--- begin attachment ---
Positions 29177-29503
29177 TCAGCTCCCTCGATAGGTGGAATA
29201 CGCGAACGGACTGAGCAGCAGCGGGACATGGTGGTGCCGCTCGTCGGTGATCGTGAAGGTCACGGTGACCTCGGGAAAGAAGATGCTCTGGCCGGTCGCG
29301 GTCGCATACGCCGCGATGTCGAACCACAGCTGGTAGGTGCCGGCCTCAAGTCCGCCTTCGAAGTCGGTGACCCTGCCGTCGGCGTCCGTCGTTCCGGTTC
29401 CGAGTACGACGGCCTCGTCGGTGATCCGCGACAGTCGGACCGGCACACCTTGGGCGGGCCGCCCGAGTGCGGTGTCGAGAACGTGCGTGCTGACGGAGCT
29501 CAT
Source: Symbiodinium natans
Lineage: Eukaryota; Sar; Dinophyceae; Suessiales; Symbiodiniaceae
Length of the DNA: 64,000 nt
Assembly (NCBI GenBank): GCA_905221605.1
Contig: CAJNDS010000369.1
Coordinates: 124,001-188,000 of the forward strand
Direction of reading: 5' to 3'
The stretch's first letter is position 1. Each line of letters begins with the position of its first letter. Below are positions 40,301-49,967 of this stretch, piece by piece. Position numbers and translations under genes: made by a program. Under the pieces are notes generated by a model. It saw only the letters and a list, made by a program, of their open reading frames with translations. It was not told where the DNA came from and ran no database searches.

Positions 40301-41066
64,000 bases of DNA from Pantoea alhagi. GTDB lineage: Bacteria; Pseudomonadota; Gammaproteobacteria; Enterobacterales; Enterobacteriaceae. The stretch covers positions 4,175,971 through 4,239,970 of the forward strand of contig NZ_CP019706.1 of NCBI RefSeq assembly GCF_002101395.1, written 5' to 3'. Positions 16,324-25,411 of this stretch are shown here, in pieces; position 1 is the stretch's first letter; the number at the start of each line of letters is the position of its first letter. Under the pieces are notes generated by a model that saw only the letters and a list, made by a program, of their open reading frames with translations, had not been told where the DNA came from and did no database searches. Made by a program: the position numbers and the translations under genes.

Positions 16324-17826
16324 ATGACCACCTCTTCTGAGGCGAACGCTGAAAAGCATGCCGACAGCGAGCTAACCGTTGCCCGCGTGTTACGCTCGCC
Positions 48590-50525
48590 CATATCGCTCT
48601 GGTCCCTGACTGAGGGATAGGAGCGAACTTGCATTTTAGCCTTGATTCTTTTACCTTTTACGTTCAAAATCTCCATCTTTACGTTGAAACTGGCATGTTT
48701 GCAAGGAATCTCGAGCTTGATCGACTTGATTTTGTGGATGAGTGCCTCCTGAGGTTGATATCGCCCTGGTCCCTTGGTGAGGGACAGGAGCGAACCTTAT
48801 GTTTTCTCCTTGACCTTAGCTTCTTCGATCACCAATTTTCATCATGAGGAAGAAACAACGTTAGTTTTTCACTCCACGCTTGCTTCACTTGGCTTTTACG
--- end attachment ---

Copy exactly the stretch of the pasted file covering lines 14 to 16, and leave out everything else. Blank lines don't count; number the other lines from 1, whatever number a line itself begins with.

The stretch's first letter is position 1. Each line of letters begins with the position of its first letter. Below are positions 40,301-49,967 of this stretch, piece by piece. Position numbers and translations under genes: made by a program. Under the pieces are notes generated by a model. It saw only the letters and a list, made by a program, of their open reading frames with translations. It was not told where the DNA came from and ran no database searches.

Positions 40301-41066
64,000 bases of DNA from Pantoea alhagi. GTDB lineage: Bacteria; Pseudomonadota; Gammaproteobacteria; Enterobacterales; Enterobacteriaceae. The stretch covers positions 4,175,971 through 4,239,970 of the forward strand of contig NZ_CP019706.1 of NCBI RefSeq assembly GCF_002101395.1, written 5' to 3'. Positions 16,324-25,411 of this stretch are shown here, in pieces; position 1 is the stretch's first letter; the number at the start of each line of letters is the position of its first letter. Under the pieces are notes generated by a model that saw only the letters and a list, made by a program, of their open reading frames with translations, had not been told where the DNA came from and did no database searches. Made by a program: the position numbers and the translations under genes.